Given today’s market, it seemed appropriate to turn to “Dr Doom,” and, writing for Project Syndicate, Nouriel Roubini doesn’t disappoint, anticipating a combination of stagflation and debt crisis. Everyone is free to come to different conclusions about the likelihood of that. (For example, at least one of the supply shocks — that supposedly posed by an aging population — that he identifies seems, in my view, exaggerated, at least in developed economies.)
But for me, the most interesting part of Roubini’s argument revolved around the trap in which the Fed and other central banks now find themselves:
Central banks have effectively lost their independence, because they have been given little choice but to monetize massive fiscal deficits to forestall a debt crisis. With both public and private debts having soared, they are in a debt trap. As inflation rises over the next few years, central banks will face a dilemma. If they start phasing out unconventional policies and raising policy rates to fight inflation, they will risk triggering a massive debt crisis and severe recession; but if they maintain a loose monetary policy, they will risk double-digit inflation – and deep stagflation when the next negative supply shocks emerge.
But even in the second scenario, policymakers would not be able to prevent a debt crisis. While nominal government fixed-rate debt in advanced economies can be partly wiped out by unexpected inflation (as happened in the 1970s), emerging-market debts denominated in foreign currency would not be. Many of these governments would need to default and restructure their debts.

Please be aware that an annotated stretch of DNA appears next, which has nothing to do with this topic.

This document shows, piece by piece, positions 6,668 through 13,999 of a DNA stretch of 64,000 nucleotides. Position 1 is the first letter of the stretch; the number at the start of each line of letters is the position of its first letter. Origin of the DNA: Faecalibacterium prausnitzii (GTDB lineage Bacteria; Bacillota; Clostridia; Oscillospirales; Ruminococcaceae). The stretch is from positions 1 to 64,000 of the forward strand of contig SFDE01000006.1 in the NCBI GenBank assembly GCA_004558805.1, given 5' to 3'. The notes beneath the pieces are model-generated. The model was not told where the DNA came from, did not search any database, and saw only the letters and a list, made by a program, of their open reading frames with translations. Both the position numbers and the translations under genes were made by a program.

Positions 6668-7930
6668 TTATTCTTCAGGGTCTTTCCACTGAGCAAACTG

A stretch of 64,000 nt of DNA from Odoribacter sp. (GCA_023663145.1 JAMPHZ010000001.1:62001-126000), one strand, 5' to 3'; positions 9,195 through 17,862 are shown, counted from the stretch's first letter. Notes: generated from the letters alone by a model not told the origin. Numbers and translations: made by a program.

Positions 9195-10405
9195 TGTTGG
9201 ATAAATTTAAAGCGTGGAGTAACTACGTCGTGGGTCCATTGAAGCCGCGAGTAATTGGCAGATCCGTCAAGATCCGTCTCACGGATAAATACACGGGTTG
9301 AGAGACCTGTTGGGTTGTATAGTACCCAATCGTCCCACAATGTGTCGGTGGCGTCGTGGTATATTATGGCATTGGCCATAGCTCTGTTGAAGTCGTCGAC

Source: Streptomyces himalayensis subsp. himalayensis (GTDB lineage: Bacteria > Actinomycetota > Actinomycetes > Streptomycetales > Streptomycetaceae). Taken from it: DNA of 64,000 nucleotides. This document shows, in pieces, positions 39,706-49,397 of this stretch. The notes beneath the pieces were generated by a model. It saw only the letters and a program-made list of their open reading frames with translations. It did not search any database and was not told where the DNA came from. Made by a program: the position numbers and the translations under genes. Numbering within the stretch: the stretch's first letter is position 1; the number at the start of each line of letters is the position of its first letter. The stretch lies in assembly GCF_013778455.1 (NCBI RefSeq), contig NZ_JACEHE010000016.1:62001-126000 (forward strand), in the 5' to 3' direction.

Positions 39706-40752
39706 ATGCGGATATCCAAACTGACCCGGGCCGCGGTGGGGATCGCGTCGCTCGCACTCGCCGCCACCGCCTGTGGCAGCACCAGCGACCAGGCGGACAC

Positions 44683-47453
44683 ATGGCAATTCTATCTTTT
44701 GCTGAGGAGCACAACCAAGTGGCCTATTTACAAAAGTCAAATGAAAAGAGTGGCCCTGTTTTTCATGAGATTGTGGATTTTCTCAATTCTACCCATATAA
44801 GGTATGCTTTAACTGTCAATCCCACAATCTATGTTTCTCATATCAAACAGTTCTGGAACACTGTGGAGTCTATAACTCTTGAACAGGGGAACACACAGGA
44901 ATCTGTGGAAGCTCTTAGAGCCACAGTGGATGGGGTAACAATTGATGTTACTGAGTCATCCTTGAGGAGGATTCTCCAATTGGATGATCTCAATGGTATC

At the same time, private debts in advanced economies would become unsustainable (as they did after the global financial crisis), and their spreads relative to safer government bonds would spike, triggering a chain reaction of defaults. Highly leveraged corporations and their reckless shadow-bank creditors would be the first to fall, soon followed by indebted households and the banks that financed them.
To be sure, real long-term borrowing costs may initially fall if inflation rises unexpectedly and central banks are still behind the curve. But, over time, these costs will be pushed up by three factors. First, higher public and private debts will widen sovereign and private interest-rate spreads. Second, rising inflation and deepening uncertainty will drive up inflation risk premia. And, third, a rising misery index – the sum of the inflation and unemployment rate – eventually will demand a “Volcker Moment.”
When former Fed Chair Paul Volcker hiked rates to tackle inflation in 1980-82, the result was a severe double-dip recession in the United States and a debt crisis and lost decade for Latin America. But now that global debt ratios are almost three times higher than in the early 1970s, any anti-inflationary policy would lead to a depression, rather than a severe recession.
No wonder central bankers would rather talk about climate change.